Southwest Sunsets

Hello everyone, 

What makes up your dream sunrise or sunset venue? Is it being at the edge of the ocean, watching the colors change as the sun passes over the horizon? Perhaps at the top of a mountain where you can see for miles on end or maybe a good stretch of farm land riddled with trees and crops? For me, it is anywhere really. As an avid chaser of the light, I often find myself exploring my location for sunrise or sunset opportunities. Recently I spent some time in Arizona where you have wide expanses or flat land that go beyond your imagination. The landscape also has its share of mountains that literally jump out of the plains forming some extremely adverse terrain. One location that I visited while in Arizona was the Saguaro National Park, located just outside of Tucson. This is a unique area of the U.S. which has the distinct pleasure of being one of the sole places on this planet where the Saguaro Cactus grows and thrives. The Saguaro is an amazing plant that towers 20-30 feet up and is able to suck water out of some of the driest soil around. I was truly in awe looking at these marvels of nature. 

The park offers a wide expanse of areas to explore on foot and setup your camera and tripod to witness the light show. When shooting scenes like this, I prefer to shoot a silhouette of the scene rather than blow out the sky. With colors like this, you just can’t go wrong. The only thing that is difficult about getting a shot like this is not running into other Cacti or any of the dozens of reptiles or other occupants of the area. Wear some good hiking shoes, preferably that protect your ankles and take a flashlight to help you find your way in the dark.  There are plenty of places in the park to pull off and explore and in many cases, you have a well traveled trail to follow out into the cactus fields. During my time in the area, I made several trips to the park for sunset. During these visits, I was lucky enough to witness some amazing colors with or without clouds. Hope you enjoy…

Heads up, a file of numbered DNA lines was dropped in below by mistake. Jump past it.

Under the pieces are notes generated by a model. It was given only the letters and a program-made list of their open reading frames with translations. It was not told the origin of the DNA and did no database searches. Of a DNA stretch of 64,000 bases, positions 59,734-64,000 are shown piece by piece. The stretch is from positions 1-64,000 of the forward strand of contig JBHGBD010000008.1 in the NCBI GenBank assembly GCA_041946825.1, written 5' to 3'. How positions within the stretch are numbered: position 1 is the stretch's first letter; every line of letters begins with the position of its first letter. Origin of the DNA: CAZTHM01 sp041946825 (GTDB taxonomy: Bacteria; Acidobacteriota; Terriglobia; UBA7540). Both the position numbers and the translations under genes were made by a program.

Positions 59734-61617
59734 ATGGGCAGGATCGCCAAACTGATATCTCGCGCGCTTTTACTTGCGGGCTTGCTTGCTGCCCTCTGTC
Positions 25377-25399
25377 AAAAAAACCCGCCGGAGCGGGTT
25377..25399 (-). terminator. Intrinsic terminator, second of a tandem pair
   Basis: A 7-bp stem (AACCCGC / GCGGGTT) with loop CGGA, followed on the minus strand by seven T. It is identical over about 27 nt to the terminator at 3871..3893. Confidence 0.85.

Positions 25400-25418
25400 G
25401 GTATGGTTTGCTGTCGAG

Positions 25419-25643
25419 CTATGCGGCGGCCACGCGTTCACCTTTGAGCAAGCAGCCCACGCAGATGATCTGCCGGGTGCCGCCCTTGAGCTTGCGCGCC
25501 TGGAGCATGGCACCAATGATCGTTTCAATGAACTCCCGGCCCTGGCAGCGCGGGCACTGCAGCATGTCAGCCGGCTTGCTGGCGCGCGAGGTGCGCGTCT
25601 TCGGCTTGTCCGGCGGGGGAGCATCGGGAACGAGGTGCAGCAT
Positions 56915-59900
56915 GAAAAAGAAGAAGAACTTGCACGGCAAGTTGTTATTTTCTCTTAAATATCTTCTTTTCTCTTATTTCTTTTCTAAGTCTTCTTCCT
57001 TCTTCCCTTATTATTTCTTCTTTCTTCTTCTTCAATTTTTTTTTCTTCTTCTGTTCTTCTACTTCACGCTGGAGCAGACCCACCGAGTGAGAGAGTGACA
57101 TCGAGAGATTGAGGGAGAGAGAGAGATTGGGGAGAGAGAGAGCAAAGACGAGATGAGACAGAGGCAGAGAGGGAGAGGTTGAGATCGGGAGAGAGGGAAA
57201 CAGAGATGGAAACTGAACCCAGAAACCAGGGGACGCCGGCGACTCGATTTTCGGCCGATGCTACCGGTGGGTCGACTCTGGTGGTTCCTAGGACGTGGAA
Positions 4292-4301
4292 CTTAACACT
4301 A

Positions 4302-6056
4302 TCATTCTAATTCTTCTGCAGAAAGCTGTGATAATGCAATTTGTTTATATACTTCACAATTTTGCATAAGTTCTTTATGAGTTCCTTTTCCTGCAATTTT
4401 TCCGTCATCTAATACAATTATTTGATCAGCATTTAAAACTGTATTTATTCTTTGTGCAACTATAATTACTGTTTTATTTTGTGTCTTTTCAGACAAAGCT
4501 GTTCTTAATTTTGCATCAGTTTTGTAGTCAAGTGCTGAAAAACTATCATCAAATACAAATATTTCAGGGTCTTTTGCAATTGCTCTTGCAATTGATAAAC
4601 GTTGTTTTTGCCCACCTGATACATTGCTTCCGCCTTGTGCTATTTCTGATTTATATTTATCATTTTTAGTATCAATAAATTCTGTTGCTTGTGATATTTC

Twilight - Saguaro National Park, AZ © Rob Loughrey
Twilight – Saguaro National Park, AZ © Rob Loughrey
Light show over the Saguaro National Park, AZ © Rob Loughrey
Light show over the Saguaro National Park, AZ © Rob Loughrey

Natures color palette - Saguaro National Park, AZ © Rob Loughrey
Natures color palette – Saguaro National Park, AZ © Rob Loughrey

Eastern Arizona – a hidden gem

During my trip to the southwest, I decided to take a weekend and see a National Monument in the Eastern part of Arizona. The park isn’t very well known but looked intriguing nonetheless. The Chiricahua National Monument is about 120 miles SE of Tucson and fairly close to the border of New Mexico. The park is referred to as a wonderland of rocks and is very similar to Bryce Canyon. The park encompasses 12,000 acres of rugged terrain within a mountain range that is twenty miles wide and forty miles long. The heart of the park has amazing pinnacle rock formations called hoodoos that are formed by millions of years of weathering. The entire process is too long to explain here, but in short, the constant freeze / thaw periods in a year are a major factor in the hoodoos forming.